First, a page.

One day a man returned home exhausted and famished from a hunting trip. As he neared the camp he caught the smell of a meal that his younger brother was preparing. Convinced he was about to die, he pleaded with his brother for some food. His brother was an enterprising sort, so he offered to exchange the food for the birthright, the blessing which belonged to the first born. Driven by hunger, the older brother greedily accepted the offer. It was a decision he lived to regret.
Esau, the older brother was filled with regret, but there was no hint of repentance. He regretted losing his inheritance in exchange for filling his empty stomach. We are told he wept bitter tears over his misfortune. But this is as far as it went. There was no brokenness before God, no repentance, only regret.
You can easily produce regret in your children for their wrong behavior. You can make them sorry for their sins, you can force unpleasant consequences. You can withhold your love and affection for a time. Yes, you can make them regret, but only the work God can bring about true repentance.
How can you tell the difference between repentance and regret? Esau points out the difference. He was sad because of what he lost. But repentance is more than that. Repentance is turning away from what was wrong and moving on towards a completely new direction. The sinful actions are left behind as a new path is taken that leads towards the righteousness of Christ. In Ephesians 4 and Colossians 3, repentance means taking off the soiled clothing of the flesh and replacing it with the clothing of Christ’s righteousness.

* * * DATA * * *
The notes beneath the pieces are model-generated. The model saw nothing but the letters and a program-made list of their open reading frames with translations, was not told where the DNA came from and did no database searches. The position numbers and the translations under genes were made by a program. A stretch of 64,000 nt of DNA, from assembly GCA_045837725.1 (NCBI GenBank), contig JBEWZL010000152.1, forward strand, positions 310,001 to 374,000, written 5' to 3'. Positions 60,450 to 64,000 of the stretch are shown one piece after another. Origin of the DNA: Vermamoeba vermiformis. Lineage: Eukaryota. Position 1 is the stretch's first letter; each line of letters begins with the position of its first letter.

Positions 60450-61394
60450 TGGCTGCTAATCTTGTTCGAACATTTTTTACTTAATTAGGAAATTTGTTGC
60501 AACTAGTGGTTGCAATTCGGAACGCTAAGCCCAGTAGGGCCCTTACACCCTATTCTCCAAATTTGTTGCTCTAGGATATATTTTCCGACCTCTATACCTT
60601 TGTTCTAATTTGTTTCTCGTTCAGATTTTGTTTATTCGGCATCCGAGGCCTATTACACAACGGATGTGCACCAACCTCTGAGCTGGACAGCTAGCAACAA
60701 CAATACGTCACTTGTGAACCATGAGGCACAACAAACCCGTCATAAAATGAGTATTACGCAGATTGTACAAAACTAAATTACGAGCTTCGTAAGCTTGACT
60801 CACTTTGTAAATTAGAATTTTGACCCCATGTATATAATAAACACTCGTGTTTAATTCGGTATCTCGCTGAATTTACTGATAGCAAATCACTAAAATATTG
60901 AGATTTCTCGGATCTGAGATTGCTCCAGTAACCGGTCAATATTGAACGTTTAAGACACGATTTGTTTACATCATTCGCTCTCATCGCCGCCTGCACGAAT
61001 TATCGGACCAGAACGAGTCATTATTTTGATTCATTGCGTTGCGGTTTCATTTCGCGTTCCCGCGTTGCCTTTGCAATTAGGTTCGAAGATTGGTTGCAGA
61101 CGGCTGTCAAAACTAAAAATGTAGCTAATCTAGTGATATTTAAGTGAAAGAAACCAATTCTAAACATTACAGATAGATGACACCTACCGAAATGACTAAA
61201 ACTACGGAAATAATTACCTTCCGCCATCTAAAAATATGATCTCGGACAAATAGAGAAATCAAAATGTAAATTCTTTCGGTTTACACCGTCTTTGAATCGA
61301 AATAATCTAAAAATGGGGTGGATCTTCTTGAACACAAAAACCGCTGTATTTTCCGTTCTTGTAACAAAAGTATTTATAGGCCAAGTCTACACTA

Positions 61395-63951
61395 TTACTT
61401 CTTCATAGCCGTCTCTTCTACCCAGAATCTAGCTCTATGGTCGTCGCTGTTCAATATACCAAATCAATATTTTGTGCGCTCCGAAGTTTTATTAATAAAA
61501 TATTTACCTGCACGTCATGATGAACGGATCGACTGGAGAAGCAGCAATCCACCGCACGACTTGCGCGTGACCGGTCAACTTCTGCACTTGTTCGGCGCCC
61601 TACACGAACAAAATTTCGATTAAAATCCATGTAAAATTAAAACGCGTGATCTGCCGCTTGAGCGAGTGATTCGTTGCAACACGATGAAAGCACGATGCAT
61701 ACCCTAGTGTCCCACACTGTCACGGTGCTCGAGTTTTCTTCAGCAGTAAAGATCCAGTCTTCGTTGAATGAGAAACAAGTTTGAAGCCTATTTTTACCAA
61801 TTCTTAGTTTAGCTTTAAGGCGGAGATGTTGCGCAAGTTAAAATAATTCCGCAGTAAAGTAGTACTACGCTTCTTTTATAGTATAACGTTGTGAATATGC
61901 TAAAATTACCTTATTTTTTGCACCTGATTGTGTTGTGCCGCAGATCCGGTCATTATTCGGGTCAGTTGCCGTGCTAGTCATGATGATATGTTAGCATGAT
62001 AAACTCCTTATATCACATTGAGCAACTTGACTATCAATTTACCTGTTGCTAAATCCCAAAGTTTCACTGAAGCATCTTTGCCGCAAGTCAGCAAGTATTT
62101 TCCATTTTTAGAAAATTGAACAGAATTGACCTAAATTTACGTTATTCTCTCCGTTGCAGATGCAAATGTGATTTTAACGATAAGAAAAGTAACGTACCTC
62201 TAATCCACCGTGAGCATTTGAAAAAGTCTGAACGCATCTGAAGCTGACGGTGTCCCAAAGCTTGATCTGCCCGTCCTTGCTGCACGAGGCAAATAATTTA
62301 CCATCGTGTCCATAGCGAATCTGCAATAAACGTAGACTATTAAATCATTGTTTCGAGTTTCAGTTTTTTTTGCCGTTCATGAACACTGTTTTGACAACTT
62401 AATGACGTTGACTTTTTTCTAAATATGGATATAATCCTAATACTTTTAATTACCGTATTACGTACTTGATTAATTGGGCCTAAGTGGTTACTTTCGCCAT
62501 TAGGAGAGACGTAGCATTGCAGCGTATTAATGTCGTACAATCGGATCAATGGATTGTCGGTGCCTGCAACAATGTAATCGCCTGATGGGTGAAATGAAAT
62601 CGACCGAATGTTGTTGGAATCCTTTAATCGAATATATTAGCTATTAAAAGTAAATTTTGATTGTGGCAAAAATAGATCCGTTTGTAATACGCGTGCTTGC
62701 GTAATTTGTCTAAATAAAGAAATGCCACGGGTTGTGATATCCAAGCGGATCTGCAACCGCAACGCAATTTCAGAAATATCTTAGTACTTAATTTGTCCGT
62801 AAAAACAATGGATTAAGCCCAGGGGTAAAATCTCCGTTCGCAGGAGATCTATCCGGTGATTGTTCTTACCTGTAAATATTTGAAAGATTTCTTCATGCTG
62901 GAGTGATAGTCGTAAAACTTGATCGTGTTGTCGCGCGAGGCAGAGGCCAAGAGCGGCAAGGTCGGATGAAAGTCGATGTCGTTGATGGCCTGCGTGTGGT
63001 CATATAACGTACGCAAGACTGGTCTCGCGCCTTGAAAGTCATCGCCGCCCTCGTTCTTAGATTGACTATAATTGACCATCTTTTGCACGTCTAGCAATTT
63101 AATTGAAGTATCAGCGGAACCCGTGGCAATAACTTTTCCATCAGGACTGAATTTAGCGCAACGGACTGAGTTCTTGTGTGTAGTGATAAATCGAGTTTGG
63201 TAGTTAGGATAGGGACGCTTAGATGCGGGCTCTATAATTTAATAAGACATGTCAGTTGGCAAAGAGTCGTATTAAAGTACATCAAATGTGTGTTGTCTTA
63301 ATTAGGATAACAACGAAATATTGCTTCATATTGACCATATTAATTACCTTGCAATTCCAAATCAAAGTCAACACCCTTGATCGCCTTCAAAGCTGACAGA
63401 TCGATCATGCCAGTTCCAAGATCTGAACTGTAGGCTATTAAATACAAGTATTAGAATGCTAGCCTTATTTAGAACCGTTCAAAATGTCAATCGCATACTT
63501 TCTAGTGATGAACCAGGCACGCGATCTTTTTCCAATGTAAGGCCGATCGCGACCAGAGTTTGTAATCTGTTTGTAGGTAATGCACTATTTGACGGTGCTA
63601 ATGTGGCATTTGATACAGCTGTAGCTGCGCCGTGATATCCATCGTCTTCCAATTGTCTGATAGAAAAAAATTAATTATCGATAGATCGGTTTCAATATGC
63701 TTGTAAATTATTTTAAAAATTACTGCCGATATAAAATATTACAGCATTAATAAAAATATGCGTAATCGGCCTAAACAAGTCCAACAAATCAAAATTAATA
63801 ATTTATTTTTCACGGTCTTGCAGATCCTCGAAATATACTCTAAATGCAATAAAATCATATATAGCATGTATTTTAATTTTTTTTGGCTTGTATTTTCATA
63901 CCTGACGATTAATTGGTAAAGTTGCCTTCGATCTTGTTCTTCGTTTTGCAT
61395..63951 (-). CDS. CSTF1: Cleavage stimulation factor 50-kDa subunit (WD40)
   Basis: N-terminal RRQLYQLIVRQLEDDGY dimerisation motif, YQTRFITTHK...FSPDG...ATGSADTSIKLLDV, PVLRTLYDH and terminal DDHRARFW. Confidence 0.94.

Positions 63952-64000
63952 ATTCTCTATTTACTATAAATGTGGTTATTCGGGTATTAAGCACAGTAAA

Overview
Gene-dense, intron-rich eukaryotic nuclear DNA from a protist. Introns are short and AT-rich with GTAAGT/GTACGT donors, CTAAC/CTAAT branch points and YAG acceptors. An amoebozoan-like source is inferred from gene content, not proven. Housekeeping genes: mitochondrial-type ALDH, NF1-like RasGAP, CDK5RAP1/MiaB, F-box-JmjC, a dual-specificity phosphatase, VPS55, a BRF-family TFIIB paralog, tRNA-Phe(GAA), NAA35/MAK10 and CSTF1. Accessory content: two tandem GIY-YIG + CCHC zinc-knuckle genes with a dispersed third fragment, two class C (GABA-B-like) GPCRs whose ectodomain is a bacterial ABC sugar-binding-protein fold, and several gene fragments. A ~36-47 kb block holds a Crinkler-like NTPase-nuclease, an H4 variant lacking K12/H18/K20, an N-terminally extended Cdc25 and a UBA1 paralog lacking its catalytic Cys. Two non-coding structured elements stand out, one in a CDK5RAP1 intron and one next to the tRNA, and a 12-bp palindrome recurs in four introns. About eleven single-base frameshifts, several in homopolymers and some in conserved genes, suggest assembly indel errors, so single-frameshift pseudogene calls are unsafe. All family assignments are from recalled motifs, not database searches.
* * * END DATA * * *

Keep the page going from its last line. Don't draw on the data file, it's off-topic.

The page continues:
Regret is a response to the consequences of things not going as we wanted. Regret has no cure and can smolder for a lifetime. Repentance not only sees the wrongness of what was done, but it also embraces Christ as the only way to be clean and clear of our selfish, ugly pride. As Paul says:
“Godly sorrow brings repentance that leads to salvation and leaves no regret, but worldly sorrow brings death.” (2 Corinthians 7:10)
The only way for your children to be free from regret that leads to death is to embrace a lifestyle of repentance. Parent, this is where you come in. You can’t produce repentance in your children but you can show them what it looks like!
The Christian life is a life of repentance. Not only to do you repent when you received Christ, but you continue to live in repentance for the rest of your life (Colossians 2:6). Repentance is about hope. Regret is about despair. Repentance heals regret. Repentance finds the joy of trusting Christ as our lives conform more and more to who he made us to be. You are not just sorry for your sins, but you replace your frustration at your kids disobedience with pleasant words of instruction.
Regret or repentance. Death or life. Choose life.